Kayapo lands are located in the midst of one of the world’s highest deforestation regions — an agricultural frontier with expanding road network and little of any form of law enforcement.  Kayapo have fiercely protected their vast territory despite the ever increasing pressure from illegal incursions for goldmining, logging, commercial fishing, and ranching. Because of this success, Kayapo’s territory is still rich in natural ressources : precious metals remain in the soil, massive old trees are proudly towering above the canopy and fish stocks remain largely undisturbed.


Kayapo’s rainforest is home to countless large old trees, which are one of the main targets of illegal logging in the Southeast Amazon. They are highly valuable due to their size and the quality of the wood they produce. Removing old trees from rainforests has negative impacts on biodiversity, soil health, carbon storage, and water cycling. 


The increasing demand for gold is a driving factor for invasions. High gold prices are fueling an illegal industry which brings destruction to rainforest and poison to rivers and social upheaval to indigenous communities. Kayapo’s territory is rich in gold deposits and is therefor a prime target for illegal mining operations.


Thanks to the guardianship of the Kayapo people, the Xingu and Iriri rivers and their tributaries have remained pristine and abundant. However, the delicate ecological balance of these unique aquatic ecosystems is under threat from illegal fishing. The depletion of fish populations can have a cascading effect on the entire ecosystem.

Illegal Fishing


Failing to take action against threats can have serious consequences, as demonstrated by the situation of the Kayapo community residing in the eastern part of their legally recognized land. The eastern Kayapo were drawn into the illicit frontier economy in the 1980s and 1990s having had no experience with these activities and no support to develop economic alternatives or to foresee the inevitable and irreversibly destructive consequences of predatory logging and goldmining.

Severe land degradation in Eastern Kayapo land caused by goldmining.

Immersed in a region where lawlessness and corruption prevail, they have lost control over roughly 1.2 million hectares of their territory in the east, which is now a no-man’s land dominated by goldminers, loggers and other illegal actors. The Kayapo living in these eastern communities depend on these actors for outside goods. Most rivers in this area are choked with mud and polluted by mercury used in goldmining. The forest is degraded by logging which removes most of the big, old growth primary forest trees so pivotal to the overall ecology of this biome. This opens these once resilient forests to fire. Traditional culture breaks down in lockstep with environmental degradation and the introduction by loggers and miners of alcohol, drugs and prostitution.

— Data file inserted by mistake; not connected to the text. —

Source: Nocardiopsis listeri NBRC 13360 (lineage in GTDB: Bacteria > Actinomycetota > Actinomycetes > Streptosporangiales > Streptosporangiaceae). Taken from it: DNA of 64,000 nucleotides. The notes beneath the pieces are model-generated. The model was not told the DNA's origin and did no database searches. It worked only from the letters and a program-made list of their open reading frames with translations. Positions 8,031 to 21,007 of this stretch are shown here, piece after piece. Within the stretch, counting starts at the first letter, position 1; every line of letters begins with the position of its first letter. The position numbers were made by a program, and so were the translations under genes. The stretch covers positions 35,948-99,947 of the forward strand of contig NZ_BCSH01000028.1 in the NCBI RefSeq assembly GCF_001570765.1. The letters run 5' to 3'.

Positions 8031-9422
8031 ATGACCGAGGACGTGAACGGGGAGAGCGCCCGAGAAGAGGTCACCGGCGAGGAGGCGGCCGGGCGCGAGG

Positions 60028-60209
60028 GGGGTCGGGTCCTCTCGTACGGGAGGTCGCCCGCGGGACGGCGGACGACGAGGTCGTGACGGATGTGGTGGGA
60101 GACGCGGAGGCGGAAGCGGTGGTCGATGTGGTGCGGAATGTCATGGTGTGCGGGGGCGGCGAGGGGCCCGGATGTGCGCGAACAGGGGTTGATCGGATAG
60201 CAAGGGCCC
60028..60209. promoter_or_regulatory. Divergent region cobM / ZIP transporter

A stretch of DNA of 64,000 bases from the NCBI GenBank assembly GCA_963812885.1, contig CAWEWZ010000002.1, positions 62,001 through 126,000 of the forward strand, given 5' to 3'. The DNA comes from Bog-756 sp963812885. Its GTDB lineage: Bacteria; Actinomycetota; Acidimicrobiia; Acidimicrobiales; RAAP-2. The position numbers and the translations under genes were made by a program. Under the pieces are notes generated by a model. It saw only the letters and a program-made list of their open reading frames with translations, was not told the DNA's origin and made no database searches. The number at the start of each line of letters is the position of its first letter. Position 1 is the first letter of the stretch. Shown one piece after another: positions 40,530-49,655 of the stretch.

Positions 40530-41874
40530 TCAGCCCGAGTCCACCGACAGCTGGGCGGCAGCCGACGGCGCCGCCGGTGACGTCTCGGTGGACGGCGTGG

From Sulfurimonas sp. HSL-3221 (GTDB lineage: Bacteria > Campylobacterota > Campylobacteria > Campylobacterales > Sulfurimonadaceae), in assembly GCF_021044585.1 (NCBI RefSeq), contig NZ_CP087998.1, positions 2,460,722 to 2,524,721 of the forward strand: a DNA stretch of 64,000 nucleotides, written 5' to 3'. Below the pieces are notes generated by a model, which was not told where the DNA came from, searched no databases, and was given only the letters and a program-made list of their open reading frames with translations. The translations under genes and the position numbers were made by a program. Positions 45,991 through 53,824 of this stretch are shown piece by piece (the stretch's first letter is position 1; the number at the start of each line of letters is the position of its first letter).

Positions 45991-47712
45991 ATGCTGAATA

This 2022 map shows the 1.2 million hectares (outlined in purple) of Kayapo territory that does not form part of the Kayapo Project. The region receives no conservation NGO investment and has been lost to the frontier of illegal activity (logging and mining).

Anti-indigenous policies

Тhe threats mentioned above all exist in the context of government enforcement. Mining, logging, fishing and farming are all illegal activities on indigenous territories recognized in Brazil’s constitution. There should be no deforestation on indigenous land, but in reality, enforcing these borders is logistically challenging and sometimes, governments don’t even try to respect indigenous land rights. 

In 2018, the election of Jair Bolsonaro marked the beginning of a difficult period for the Kayapo and other indigenous groups in the Amazon region. Bolsonaro’s administration’s policies were openly hostile to the environment and indigenous people, representing a direct threat to the territorial rights of indigenous communities. As a result, illegal activities such as logging, mining, and farming on indigenous land increased, encouraged by the government’s colonial rhetoric and lack of enforcement.

Despite these challenges, the Kayapo’s territorial surveillance program proved to be highly effective. Throughout the four years of Bolsonaro’s government, very few invasions occurred on Kayapo land. This success was attributed to the Kayapo’s remarkable ability to monitor and defend their borders, as well as their strong political organization. The Kayapo and their allies were able to counter the spread of misinformation that the government was using to sow division among indigenous communities.

“Bolsonaro is a disgrace to the Brazilian people. He wants to destroy us and destroy the Amazon. He speaks badly about indigenous people, he speaks badly about quilombolas, he speaks badly about women, about the environment, about everything that is important. He only thinks about himself and the rich people who support him.” – Chief Raoni